Rus was designed by Randy Moorehead and published in 2000 by Simulations Workshop. It is designed for four players with modifications for play by three. It takes more than four hours to play.
What You Get
This is a DTP quality game, coming in a ziplock. You get a couple sheets of color copy markers mounted on cardboard to be cut apart (and plan for it taking some time, and a few blisters). There are several sheets of nation cards that need to be cut apart. There are a few photocopied sheets depicting order of play and scoresheets. There is a thicker paper sheet to keep track of the population units, and a two page map on gray parchment paper. The design of the map is very functional and thankfully unambiguous, and as so is quite readable but nothing too exciting to look at. The nation cards are only functional, but the units are colorful, although the population markers have some odd color choices. In all, more or less what you come to expect from Simulations Workshop where there comes more from the gameplay than components, but there are no real ambiguities and the game is not inhibited by the parts. You need to supply your own dice.
What You Do
The mechanics are quite similar to its predecessors, Britannia and Hispania. The basic idea of the game is that you are simulating a couple thousand years of Russian history, as tribes of people appear on the scene, rise in prominence, and then fade into history. The goal of the players is to gain control of as many scoring areas as possible and score additional points based on certain activities (like destroying certain units, building specific cities, or even, for the Vikings, making a voyage of discovery).
Your turn consists of counting the number of areas you control, and acquiring a number of population points. With these it may be possible to ‘purchase’ new units to place on the map. Some of the points not used may be carried over from turn to turn. Possible units are nation dependent, and include infantry, cavalry, elite units, forts, knights, and other possibilities. Then, you expand your units by moving over the map which depicts four types of terrain: open, rough, water, and impassable. Any areas where units from two nations co-exist require combat.
Battles are simultaneous, and you roll d6, one for each unit, the ‘hit’ numbers depending on the units and terrain, and if there are any leaders present, as leaders will appear at specific times allowing extra movement and combat ability. After each round, surviving units of either side can retreat; if not, the battle continues until there is only one unit remaining. In some situations, the assaulted unit may elect to submit peacefully to the invader, saving their units but sacrificing growth and their ability to score. At this point, after all combat you must check to make sure you control enough territory to support all your on-map units: one area is needed for every 2 units, and that no stacking limits are exceeded. Violating units are removed from the board.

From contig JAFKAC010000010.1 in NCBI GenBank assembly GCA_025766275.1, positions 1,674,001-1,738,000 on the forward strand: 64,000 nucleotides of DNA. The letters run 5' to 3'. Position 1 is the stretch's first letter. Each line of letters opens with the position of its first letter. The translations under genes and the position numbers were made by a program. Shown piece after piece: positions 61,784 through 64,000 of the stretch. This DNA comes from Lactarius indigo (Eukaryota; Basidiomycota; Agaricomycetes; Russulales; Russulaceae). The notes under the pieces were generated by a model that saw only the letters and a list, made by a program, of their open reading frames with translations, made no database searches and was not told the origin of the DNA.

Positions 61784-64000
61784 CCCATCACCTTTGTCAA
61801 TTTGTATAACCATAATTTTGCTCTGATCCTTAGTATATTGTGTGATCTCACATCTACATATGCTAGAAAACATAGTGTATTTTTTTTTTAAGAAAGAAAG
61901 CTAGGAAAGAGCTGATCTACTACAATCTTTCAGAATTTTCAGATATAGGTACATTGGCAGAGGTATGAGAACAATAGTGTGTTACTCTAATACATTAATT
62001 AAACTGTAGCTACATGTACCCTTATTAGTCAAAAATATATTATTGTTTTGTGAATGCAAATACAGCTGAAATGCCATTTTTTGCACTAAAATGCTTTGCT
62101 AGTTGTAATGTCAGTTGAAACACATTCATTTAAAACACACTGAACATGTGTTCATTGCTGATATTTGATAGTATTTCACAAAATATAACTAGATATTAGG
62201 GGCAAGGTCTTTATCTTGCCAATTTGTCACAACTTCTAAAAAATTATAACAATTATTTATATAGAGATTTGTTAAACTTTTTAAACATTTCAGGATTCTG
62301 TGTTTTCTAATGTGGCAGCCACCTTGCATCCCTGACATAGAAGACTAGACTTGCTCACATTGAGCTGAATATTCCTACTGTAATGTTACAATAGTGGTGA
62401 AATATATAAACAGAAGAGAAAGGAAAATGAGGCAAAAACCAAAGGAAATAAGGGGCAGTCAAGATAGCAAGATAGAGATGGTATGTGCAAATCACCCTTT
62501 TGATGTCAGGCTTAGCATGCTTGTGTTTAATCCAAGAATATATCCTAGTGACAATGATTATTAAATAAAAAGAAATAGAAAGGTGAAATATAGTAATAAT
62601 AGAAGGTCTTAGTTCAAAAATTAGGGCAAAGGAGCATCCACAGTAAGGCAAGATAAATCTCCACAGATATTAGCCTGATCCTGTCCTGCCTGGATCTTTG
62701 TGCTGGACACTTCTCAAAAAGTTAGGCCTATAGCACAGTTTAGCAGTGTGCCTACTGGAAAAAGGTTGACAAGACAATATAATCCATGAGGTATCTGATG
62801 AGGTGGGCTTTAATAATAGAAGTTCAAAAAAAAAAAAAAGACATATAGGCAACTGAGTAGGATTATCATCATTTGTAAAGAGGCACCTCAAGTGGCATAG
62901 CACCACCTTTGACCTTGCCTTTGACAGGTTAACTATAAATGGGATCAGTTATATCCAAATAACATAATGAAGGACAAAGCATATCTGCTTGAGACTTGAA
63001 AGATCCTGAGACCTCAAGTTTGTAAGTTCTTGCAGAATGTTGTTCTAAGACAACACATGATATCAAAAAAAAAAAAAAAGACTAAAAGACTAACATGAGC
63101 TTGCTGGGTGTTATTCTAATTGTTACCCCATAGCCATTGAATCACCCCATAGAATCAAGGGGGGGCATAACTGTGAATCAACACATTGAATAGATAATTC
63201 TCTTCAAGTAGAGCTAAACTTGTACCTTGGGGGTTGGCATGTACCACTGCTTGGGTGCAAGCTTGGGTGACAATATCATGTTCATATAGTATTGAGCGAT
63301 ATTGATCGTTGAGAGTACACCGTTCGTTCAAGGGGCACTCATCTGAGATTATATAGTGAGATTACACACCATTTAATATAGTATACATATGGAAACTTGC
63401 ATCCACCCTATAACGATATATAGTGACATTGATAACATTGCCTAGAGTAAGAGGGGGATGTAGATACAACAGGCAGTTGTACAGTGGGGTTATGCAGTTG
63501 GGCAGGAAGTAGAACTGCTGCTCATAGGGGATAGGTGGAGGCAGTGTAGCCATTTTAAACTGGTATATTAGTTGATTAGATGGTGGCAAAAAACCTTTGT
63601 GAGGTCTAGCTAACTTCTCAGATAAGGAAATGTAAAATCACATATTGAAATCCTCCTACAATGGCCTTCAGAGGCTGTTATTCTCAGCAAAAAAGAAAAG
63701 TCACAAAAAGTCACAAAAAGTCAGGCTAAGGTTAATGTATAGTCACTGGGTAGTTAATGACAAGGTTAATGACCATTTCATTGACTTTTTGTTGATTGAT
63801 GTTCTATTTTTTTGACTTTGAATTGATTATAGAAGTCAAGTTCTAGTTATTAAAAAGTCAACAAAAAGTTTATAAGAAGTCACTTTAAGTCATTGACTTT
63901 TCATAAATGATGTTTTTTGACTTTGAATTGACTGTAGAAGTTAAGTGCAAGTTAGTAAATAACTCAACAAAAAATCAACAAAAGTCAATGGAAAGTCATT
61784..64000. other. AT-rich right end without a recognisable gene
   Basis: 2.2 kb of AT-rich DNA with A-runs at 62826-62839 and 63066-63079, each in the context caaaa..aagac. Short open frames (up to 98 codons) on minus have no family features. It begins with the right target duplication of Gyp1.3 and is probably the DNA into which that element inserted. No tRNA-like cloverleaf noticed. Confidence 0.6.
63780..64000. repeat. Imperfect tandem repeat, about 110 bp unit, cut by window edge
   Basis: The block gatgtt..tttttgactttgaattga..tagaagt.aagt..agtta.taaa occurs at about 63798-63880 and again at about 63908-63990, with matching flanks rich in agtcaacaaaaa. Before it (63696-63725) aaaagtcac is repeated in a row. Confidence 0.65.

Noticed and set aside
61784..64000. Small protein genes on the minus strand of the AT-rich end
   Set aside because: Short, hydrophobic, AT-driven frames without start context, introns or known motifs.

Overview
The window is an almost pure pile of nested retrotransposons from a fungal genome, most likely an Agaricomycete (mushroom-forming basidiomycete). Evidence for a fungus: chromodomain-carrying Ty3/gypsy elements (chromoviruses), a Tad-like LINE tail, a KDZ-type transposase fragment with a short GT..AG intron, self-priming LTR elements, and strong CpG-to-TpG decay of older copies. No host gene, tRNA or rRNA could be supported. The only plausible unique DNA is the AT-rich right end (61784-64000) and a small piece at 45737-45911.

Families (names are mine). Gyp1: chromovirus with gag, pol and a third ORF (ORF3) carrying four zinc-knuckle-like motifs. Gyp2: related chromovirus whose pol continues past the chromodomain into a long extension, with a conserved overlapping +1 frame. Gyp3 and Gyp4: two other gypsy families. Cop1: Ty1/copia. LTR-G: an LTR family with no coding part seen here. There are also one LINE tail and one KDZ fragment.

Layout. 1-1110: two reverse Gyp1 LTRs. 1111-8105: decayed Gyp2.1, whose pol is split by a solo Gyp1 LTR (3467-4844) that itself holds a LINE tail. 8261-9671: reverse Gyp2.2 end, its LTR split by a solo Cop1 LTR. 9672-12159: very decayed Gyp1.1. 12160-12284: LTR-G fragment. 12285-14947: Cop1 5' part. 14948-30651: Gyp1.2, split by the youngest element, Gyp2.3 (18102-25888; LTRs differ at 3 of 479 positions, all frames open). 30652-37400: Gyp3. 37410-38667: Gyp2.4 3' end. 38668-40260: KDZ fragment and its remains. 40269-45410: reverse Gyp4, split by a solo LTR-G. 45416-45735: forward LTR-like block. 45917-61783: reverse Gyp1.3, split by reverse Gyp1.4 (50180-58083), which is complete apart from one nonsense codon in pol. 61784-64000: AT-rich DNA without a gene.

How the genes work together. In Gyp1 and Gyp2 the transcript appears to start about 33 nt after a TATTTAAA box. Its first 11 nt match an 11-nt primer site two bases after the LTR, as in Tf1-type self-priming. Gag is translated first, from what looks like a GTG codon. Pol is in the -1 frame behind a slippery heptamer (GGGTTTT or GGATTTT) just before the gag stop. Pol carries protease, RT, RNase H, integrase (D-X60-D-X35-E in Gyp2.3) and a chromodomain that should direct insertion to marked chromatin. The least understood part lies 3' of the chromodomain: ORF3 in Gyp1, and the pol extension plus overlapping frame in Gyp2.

The last thing a people do is score, perhaps for area control or for defeating certain units. In addition, at the end of some of the 16 turns there is a scoring round for all peoples still surviving, where they may accumulate points for holding certain areas of the board.
This continues through the end of the game with 32 peoples in total making their appearance during the play of the game. There are several flavor rules to distinguish this game from Britannia and others of its ilk. For example, hoards may form that may ignore stacking and maintenance rules, and the Viking option to go on Voyages of Exploration.
What I Think
I am a fan of the Britannia-style games, and I think this is an entertaining addition. Gameplay seems a little longer, but the additional rules are flavorful and enjoyable. It was quite a search for me to get my copy, and have only been able to play it once so far. I cannot comment on the balance of the game: from what I read and from how our game progresses, I think there may be a bias towards green in the final reckoning. But you know what? I don’t really care. It is fun to see the nations come and go; there is a lot of chatter, whining, and dice rolling, with swings of luck going back and forth. These types of games are scripted, but the script goes through lots of revisions every new play. The components are nothing stellar, but the game actually looks just fine as you play, although the counters are thin, and some of the designs make immediate distinguishing of the different nations difficult from a distance. The historical notes are brief, but entertaining and very informative. I also suspect the three player game is not really a good way to play.
I have been a great fan of Simulations Workshop for its many entertaining titles, and I hope Mr. Moorehead will make a return to the design world, as I will certainly make it a point to get whatever he comes out with next.
Thanks for the review of this neglected game. I enjoyed this different take on the Britannia engine, but I felt that the faction superhighway of the south was a bit too fast, and the northwest a bit too static. It's funny, I think the geography of Britain is ideally suited for this type of game, and the various ports I've seen to different times/places all have their problems, often stemming from the geography itself. Lew Pulispher nailed the right setting on the first try, for sure.
Nevertheless, for fans of the system, this can provide an entertaining experience, though it does run quite long.